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By xorenae / Friday 27 March 2015 08:38 / United States - San Francisco
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27 - it clearly says in the fml that they were required to come to the interview dressed for the job, which is what they did. please read the fml more carefully...

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It's better to be over dress then underdressed, especially in a job interview. If the OP had questions they should have asked about the dress code, apparently everybody else did.

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they DID ask, their friend who worked there for 3 full years. 3 years is definatly enough time to know something as simple as their work dress code. which is ALSO already in the fml... the friends just clueless.

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#48, you shouldn't be asking the friend, you should be asking the person you scheduled the interview with. Maybe the friend works in a different part of the office, or in a different position. Even if it is the same position, asking the person you set the interview with shows that you care enough to ask.

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I understand that they asked their friend. I am saying they should have asked the company about proper attire. I mean that is a pretty basic question. I doubt he has a snowballs chance in hell of getting that job now, and it's no one fault but his own.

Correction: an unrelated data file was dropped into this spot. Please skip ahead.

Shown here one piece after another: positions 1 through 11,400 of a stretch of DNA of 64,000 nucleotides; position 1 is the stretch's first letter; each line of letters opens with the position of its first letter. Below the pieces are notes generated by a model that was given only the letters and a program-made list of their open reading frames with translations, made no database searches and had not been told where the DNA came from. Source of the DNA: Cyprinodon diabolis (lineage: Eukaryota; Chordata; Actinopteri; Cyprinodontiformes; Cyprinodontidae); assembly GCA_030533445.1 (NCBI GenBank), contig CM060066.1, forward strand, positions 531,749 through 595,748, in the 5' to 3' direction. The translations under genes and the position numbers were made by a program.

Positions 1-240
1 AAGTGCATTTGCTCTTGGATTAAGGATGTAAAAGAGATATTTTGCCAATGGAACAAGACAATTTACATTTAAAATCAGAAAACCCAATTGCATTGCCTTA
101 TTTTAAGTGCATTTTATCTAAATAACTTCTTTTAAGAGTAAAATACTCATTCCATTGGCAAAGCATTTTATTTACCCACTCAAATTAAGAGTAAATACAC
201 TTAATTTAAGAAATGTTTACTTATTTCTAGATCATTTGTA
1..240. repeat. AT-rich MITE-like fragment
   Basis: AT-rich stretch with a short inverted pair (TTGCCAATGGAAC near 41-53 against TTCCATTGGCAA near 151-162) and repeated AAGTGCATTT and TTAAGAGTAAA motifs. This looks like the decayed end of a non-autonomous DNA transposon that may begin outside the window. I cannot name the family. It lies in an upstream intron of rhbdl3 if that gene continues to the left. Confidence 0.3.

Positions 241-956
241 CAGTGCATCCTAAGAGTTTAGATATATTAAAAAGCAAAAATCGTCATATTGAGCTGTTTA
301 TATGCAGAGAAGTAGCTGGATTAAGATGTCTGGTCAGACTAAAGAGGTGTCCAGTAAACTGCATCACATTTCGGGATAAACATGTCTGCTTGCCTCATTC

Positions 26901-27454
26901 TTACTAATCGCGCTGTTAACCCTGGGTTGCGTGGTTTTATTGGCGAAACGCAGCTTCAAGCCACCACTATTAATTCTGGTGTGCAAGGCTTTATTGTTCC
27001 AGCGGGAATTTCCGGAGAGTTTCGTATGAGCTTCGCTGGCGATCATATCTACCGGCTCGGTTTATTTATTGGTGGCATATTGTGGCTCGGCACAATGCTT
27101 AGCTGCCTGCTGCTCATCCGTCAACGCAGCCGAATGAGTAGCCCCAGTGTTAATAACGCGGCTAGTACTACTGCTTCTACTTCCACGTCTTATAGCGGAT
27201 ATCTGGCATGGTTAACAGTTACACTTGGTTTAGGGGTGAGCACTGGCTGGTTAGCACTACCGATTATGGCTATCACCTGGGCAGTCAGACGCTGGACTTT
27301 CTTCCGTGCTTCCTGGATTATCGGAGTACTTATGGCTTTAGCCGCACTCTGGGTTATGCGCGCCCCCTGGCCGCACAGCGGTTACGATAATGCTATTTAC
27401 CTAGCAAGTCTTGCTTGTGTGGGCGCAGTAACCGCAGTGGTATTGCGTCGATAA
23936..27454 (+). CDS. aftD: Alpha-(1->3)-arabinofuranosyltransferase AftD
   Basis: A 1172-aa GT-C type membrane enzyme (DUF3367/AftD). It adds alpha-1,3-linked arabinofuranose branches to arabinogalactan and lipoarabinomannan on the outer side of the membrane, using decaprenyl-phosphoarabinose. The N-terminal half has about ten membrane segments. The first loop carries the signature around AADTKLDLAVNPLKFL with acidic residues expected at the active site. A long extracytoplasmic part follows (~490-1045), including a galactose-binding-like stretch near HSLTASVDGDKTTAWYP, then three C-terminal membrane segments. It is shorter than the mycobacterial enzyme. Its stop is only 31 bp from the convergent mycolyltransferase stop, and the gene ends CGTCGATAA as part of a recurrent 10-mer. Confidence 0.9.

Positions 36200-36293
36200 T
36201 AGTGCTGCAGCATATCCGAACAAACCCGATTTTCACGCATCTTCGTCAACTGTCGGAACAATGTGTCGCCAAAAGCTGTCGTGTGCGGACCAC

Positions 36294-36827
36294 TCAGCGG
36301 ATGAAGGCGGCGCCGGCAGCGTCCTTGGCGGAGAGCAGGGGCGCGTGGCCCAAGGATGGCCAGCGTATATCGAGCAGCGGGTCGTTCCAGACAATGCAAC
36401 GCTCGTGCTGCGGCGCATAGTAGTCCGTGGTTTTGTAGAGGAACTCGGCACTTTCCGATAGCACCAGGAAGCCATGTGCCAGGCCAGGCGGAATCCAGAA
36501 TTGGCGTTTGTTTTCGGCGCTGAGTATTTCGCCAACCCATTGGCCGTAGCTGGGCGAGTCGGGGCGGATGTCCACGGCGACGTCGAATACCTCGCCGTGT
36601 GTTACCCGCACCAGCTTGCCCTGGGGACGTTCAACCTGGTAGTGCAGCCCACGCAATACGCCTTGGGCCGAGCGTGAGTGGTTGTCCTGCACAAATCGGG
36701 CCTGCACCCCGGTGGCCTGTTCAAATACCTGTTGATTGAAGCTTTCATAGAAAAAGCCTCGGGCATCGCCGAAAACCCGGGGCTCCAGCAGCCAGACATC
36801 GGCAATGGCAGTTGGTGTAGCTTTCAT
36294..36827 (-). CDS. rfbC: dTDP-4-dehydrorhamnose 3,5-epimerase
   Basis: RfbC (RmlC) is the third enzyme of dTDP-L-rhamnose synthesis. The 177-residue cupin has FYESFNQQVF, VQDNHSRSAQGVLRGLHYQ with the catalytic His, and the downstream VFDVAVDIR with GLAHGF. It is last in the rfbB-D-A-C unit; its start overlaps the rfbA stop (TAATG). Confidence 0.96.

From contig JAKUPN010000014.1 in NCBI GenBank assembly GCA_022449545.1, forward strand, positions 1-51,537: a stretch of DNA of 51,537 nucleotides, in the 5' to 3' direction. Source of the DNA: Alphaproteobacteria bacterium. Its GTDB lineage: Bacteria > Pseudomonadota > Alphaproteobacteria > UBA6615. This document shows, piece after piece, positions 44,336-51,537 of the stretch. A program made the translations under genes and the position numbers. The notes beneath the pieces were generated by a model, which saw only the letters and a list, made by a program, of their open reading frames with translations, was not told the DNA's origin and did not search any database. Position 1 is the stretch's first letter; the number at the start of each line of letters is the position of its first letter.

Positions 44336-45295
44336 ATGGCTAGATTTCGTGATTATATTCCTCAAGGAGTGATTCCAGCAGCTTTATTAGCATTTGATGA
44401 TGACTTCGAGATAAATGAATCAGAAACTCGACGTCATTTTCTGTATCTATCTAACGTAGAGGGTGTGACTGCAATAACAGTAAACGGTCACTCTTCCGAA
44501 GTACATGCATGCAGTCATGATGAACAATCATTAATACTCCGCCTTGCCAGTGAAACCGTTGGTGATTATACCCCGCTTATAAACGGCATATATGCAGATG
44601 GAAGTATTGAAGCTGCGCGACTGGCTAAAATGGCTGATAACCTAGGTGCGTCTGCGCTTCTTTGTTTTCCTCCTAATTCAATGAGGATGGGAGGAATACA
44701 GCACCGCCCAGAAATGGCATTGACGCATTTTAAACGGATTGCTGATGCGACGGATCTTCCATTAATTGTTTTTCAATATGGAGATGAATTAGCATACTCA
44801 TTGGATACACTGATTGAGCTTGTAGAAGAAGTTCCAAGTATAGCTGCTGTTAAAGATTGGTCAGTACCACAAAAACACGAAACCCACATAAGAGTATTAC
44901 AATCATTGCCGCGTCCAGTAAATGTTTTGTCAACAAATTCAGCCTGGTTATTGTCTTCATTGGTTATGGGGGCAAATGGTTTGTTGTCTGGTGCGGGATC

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The problem with that is that "Business Casual" has many definitions. One of which does include wearing clean, nice, dark, jeans (no holes or anything) and a button down blouse. Never however does the definition of "Business Casual" include a suit. So either all the people in the suits were over dressed and the OP was actually closer to the actual dress code then they were or the dress code simply doesn't have the phrase "casual" anywhere in it. My guess is the dress code is simply business attire and not business casual attire

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I avoided Google and just asked the management at a few offices in the area. Also my father who is vice president of his company. All of them said that dark blue or black jeans can be acceptable as long as they are paired with a nice button down. On the list of never acceptable was cargo pants, capri's, flip-flops, shorts, jorts, leggings, mini-skirts, yoga pants, M.C. hammer pants, and pajama pants. I can't get a consensus on Khaki's or those weird pants that are made to look like skirts if you keep your legs together.

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No, not skorts. That's the skirt/short combination. Though those aren't acceptable as business casual either because they fall in the same category as Jorts, shorts, and mini skirts. I can't think of the name of them but there is a style of pants that they make in a silky material with wide legs that flow and swish . They are designed so that if you are standing with your legs together it looks like you are wearing an ankle length skirt. Once you start walking though it just looks like a really baggy legged stupid pair of pants. I only ever wore one pair and it was an emergency outfit purchase after realizing I lacked any black clothes for a funeral.

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Too many negative votes, comment buried. Show the comment